Perceptions of Happiness

EvCC Students Discuss How Their Culture Shaped Them

Happiness, Felicidad, 행복, Bonheur, Saeada, Xìngfú, Glück, 幸福 … a universal word. The definition of happiness in the dictionary is “the state of feeling or showing pleasure.” But how is this definition shaped by each culture? 

During an interview with The Clipper, when asked how they would describe happiness, the reaction from various EvCC students were similar to the response of a quantum physics question. After reviewing all the responses, it showed that for most oriental cultures, happiness is beyond a state of mind. A communication student from Japan, Mirei Maejima, stated “happiness is something that gives me a peaceful feeling. It is difficult to get, but once you get it, it will become a very meaningful thing.” 

It is more like a state of internal peace, harmony or of constant well-being. “Peace of mind is the real happiness I think,” said Hussain Kayali an EvCC student from Syria. 

Most of the Western cultures described happiness as a more self-sufficient feeling, achieving goals, being happy with what one has and experiencing pleasure in the physical and intellectual aspects of life. “Happiness for me is being somewhere you really feel like home, feeling free and being successful,” said Ansel Lima from Brazil. “Happiness for me is enjoying and being okay with what you have in your life at the moment,” says Camila Lopez from Colombia.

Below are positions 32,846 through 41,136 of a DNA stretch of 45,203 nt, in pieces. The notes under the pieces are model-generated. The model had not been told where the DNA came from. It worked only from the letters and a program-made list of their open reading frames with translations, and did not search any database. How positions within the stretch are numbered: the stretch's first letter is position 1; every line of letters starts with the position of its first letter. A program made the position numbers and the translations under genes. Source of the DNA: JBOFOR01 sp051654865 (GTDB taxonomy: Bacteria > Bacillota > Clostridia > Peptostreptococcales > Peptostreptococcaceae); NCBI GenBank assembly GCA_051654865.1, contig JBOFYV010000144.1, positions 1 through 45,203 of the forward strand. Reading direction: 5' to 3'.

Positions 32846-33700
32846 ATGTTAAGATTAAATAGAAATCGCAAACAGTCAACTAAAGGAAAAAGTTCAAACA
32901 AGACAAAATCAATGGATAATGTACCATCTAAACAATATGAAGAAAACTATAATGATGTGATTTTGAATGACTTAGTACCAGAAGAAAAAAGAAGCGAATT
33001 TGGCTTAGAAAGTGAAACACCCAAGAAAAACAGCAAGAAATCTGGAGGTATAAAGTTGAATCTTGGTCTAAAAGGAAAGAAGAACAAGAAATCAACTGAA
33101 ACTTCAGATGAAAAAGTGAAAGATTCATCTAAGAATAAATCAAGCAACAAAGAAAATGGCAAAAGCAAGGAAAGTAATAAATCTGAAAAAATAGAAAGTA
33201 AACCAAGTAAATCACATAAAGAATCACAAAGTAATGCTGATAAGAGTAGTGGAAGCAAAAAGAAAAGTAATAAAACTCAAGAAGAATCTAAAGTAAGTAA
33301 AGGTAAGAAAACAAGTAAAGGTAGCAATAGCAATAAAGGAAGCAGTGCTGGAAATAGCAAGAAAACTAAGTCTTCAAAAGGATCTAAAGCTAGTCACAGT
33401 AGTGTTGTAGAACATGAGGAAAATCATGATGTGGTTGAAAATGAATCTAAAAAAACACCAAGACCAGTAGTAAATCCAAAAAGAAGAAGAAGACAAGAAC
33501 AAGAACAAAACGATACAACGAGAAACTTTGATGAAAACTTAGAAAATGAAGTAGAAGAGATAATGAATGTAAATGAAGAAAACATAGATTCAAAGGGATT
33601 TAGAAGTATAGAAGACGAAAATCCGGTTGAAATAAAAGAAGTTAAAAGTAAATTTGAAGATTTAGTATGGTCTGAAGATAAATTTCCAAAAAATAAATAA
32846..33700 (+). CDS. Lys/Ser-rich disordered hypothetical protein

Adrianna Vison-Montgomery
EvCC student, Ansel Lima, discusses his perception of happiness.

When asked to write in order the five most important things that make them happy, 95% of the first responses were “family” and secondly “friends”, showing how love and company are strongly shared by cultures and a key factor when talking about happiness.  

Conformation, success, stability, peace, essential, true love, safe, freedom and energy were some of the words used by students to dine their own happiness. This shows how personal happiness is too. “May your priority be love towards yourself, life and others. Being able to love the simple, the humane and the small details of life… is the happiness that fights the dark feeling of emptiness,” said an anonymous EvCC student.